All the information we get on mentees is confidential; we can’t talk about them to other people at all. But everyone struggles with chronic illness: wanting more information, sometimes a shoulder to cry on, sometimes just to talk to someone who has been there and understands what he or she is going through. That’s what the One to One program is all about. The only negative thing that I have to say about the program is that I wish it would have come out sooner! It would have been super helpful to me more than a decade ago when I was first diagnosed with psoriasis, and even five years ago when the psoriatic arthritis hit. But it’s doing a world of good now, and I’m so glad that I can be a small part of it.

waiting for my real life to begin

Awareness is a funny thing, one of the many things that changes once you’ve been diagnosed with a chronic illness. The healthy have the luxury of not needing to raise awareness or not needing to learn how to be an advocate or being able to stay quiet. But I think it goes deeper than that.

Even in the first few years of having psoriatic arthritis (and certainly for the years I had psoriasis — which I hadn’t even been told was anything other than a skin condition), I had no need, no desire to sound the alarm and marshal the troops to raise the public profile of PsA. I didn’t blog about it. I didn’t research it. I didn’t really talk about it. I certainly didn’t make any concessions for it, didn’t allow that things were going to be different for me now.

But raising awareness of my own illness in particular and chronic and invisible illness in general has become important to me, especially now that I’ve allowed myself to be angry and grieve and to slow down and (try to) be OK with not being the same girl or doing the same things I used to be and do. There are just so many misconceptions about chronic illness and arthritis, it just seems impossible to not add my small voice to the chorus to give good, real information. It’s important to stand up and to bust through the ignorance that allows people to think arthritis is a disease of the elderly and that being sick means looking sick and that I could get better if I wanted to.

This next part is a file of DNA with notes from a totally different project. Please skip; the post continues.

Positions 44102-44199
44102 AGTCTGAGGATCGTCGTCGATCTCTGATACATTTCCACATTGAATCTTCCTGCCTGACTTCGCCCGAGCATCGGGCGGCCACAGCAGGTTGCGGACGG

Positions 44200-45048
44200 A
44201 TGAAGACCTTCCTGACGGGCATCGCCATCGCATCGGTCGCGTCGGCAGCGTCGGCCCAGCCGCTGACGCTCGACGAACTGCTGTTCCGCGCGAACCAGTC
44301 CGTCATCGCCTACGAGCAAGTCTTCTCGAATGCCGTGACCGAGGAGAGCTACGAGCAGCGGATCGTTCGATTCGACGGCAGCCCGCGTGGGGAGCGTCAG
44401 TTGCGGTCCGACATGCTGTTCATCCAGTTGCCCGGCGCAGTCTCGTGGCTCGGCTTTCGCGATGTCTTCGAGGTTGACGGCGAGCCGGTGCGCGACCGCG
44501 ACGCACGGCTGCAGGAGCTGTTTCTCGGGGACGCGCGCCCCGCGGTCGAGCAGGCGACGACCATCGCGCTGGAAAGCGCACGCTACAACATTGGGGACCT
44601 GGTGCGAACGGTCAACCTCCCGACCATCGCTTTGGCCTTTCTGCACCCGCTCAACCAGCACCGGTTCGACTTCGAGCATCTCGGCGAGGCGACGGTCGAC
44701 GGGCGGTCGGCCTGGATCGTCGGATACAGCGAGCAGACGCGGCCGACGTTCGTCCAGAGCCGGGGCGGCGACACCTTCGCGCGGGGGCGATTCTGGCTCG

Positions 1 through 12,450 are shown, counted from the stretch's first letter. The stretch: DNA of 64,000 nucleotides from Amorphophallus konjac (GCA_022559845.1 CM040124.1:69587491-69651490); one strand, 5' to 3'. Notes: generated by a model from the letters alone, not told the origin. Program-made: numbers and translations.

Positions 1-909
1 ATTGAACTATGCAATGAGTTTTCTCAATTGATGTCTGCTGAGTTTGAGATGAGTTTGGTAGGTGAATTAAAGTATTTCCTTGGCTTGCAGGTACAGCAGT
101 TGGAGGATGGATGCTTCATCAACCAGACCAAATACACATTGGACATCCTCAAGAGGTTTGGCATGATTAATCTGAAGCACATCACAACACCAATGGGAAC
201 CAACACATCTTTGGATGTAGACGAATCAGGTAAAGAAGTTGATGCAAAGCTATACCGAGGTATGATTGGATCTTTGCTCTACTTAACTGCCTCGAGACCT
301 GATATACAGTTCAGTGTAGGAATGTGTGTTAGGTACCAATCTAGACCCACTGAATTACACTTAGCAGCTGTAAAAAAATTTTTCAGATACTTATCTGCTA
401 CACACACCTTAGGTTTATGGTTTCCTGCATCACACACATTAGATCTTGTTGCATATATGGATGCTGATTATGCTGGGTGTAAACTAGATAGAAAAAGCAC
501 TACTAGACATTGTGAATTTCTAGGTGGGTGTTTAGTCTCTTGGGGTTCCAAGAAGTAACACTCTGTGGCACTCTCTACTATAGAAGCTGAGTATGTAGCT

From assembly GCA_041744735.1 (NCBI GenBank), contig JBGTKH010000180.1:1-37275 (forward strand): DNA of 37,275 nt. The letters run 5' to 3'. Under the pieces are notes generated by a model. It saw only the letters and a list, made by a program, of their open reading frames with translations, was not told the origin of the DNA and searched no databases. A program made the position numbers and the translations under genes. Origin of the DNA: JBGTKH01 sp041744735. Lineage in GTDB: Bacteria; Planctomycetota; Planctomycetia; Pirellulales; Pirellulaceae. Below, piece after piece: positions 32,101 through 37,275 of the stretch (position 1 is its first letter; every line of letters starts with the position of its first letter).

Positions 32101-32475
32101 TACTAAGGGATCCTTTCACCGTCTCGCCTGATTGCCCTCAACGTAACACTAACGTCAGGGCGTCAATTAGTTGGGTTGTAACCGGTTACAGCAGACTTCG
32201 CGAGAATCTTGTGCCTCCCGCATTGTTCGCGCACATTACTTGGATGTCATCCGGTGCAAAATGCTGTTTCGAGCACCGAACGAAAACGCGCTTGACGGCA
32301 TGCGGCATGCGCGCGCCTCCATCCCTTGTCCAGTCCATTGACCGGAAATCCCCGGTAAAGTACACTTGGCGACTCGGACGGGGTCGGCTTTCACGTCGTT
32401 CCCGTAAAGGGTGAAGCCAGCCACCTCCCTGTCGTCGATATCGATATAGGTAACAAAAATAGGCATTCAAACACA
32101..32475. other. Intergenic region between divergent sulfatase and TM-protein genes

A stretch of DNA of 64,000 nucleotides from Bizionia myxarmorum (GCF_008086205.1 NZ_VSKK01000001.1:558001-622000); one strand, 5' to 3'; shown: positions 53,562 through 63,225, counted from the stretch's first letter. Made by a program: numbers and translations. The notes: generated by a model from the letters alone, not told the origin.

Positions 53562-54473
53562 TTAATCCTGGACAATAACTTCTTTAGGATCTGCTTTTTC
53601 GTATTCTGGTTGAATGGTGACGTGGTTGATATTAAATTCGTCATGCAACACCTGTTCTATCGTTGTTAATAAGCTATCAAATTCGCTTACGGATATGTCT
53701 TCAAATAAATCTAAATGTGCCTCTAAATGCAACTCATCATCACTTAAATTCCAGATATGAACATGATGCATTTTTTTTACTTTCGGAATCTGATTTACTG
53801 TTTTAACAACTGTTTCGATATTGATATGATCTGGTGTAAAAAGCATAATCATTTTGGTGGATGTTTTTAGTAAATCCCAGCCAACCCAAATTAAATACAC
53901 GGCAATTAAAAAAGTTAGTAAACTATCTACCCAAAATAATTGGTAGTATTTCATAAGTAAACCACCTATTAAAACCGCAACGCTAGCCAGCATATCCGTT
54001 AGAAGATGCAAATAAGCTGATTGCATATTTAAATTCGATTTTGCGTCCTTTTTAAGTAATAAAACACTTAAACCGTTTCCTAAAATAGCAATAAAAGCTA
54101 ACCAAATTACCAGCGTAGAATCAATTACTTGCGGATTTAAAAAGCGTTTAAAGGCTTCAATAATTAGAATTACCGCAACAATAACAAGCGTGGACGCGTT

I also think it’s important to help those who are struggling, who are newly diagnosed or who just want to feel they’re not alone. There are so many ways to do that: posting on message boards, chronic communities or on blogs; starting or participating in support groups; being willing to blog about what chronic illness looks like for me. But, I’m lucky in that the National Psoriasis Foundation has recently started up a really cool program: the Psoriasis One to One Mentoring Program. Mentors are linked up with those requesting assistance for peer support; we’re here to listen, to help (not to give medical advice, though!) and to just be there. We get it; we have psoriasis and/or psoriatic arthritis, too.

I think that’s kind of crucial. All the awareness-raising would be a little hollow if it didn’t allow us to reach out to one another. How can we expect others to care if we don’t care ourselves?

(Image via We Heart It.)